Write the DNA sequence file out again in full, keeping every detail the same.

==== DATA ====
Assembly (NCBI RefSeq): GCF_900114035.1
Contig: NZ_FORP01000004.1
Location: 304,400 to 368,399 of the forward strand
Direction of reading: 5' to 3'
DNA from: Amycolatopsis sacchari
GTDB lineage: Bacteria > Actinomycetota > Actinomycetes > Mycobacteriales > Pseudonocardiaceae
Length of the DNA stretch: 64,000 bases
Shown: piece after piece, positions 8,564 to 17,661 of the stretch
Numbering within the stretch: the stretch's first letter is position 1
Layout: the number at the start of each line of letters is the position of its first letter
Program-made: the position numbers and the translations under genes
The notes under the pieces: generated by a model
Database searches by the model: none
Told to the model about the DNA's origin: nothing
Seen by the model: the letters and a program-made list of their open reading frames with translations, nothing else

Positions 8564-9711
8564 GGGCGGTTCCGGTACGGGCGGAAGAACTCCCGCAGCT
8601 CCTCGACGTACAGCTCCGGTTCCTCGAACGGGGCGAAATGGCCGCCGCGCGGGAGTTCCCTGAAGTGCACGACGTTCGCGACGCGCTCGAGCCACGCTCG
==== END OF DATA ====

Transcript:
Assembly (NCBI RefSeq): GCF_900114035.1
Contig: NZ_FORP01000004.1
Location: 304,400 to 368,399 of the forward strand
Direction of reading: 5' to 3'
DNA from: Amycolatopsis sacchari
GTDB lineage: Bacteria > Actinomycetota > Actinomycetes > Mycobacteriales > Pseudonocardiaceae
Length of the DNA stretch: 64,000 bases
Shown: piece after piece, positions 8,564 to 17,661 of the stretch
Numbering within the stretch: the stretch's first letter is position 1
Layout: the number at the start of each line of letters is the position of its first letter
Program-made: the position numbers and the translations under genes
The notes under the pieces: generated by a model
Database searches by the model: none
Told to the model about the DNA's origin: nothing
Seen by the model: the letters and a program-made list of their open reading frames with translations, nothing else

Positions 8564-9711
8564 GGGCGGTTCCGGTACGGGCGGAAGAACTCCCGCAGCT
8601 CCTCGACGTACAGCTCCGGTTCCTCGAACGGGGCGAAATGGCCGCCGCGCGGGAGTTCCCTGAAGTGCACGACGTTCGCGACGCGCTCGAGCCACGCTCG